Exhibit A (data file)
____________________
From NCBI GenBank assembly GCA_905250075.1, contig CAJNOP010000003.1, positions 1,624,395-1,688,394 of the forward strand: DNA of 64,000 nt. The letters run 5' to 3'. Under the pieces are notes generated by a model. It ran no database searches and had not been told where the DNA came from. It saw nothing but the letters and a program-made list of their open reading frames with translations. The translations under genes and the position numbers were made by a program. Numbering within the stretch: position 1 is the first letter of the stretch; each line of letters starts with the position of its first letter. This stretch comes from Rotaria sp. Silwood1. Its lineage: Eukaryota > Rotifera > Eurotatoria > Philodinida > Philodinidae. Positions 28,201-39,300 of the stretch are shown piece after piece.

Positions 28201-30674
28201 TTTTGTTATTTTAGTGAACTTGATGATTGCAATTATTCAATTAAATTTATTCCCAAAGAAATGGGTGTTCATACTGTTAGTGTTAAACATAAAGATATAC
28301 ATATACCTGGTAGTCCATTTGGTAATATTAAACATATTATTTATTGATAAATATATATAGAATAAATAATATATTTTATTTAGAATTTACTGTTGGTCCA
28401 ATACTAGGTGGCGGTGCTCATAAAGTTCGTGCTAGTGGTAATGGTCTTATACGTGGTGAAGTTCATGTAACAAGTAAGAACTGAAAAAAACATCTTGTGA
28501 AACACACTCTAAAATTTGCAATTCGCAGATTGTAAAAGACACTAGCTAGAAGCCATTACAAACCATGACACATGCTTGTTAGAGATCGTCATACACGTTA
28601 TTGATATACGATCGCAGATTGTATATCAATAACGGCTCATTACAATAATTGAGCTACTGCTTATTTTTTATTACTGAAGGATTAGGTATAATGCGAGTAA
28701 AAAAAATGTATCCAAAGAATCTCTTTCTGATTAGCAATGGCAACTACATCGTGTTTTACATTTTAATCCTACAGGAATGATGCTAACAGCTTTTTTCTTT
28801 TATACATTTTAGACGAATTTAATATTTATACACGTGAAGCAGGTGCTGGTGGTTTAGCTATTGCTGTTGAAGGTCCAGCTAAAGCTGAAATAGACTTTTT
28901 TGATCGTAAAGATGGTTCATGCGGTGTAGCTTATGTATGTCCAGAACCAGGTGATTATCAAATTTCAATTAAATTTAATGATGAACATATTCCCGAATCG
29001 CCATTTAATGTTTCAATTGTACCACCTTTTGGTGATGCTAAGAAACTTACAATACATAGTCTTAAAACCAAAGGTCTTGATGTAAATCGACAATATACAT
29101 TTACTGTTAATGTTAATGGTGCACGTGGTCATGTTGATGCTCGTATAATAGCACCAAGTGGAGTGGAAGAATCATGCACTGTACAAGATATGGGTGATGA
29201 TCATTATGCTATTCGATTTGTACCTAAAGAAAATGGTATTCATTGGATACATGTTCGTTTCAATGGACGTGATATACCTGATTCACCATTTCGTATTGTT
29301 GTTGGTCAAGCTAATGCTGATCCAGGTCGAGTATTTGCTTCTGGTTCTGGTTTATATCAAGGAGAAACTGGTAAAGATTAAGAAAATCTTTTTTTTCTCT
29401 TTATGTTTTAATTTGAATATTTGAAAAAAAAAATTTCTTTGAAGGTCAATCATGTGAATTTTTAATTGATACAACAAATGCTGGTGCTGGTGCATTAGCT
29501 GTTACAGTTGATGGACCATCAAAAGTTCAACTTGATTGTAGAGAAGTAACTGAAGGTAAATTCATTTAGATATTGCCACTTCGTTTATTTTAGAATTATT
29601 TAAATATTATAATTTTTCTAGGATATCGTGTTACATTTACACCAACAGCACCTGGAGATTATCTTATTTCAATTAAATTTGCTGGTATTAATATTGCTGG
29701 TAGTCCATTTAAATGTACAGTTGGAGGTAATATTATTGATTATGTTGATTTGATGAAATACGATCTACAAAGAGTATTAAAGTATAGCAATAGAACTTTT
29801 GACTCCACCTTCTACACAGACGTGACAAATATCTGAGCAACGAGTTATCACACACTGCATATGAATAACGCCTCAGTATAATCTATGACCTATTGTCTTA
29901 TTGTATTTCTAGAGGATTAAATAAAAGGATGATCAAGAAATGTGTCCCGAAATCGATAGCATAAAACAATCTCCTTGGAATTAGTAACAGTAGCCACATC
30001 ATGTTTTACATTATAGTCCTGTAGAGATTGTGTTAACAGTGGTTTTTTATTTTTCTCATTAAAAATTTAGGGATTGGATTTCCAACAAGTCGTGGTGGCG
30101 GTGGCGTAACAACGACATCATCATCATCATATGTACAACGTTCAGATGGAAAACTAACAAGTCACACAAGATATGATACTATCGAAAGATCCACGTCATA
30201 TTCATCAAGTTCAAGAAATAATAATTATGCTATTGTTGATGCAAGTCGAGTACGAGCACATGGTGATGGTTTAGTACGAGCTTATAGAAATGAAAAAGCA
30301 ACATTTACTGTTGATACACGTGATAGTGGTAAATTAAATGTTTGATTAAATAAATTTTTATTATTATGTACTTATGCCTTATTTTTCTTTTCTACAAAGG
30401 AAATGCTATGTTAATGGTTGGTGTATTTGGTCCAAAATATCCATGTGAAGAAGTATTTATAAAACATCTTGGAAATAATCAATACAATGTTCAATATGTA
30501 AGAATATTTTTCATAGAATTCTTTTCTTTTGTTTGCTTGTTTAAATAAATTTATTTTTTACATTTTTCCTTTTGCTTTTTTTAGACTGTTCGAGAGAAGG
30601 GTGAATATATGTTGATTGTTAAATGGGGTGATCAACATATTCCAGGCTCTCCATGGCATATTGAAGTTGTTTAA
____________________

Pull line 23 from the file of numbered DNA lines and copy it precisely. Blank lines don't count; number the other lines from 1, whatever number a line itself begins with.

30201 TTCATCAAGTTCAAGAAATAATAATTATGCTATTGTTGATGCAAGTCGAGTACGAGCACATGGTGATGGTTTAGTACGAGCTTATAGAAATGAAAAAGCA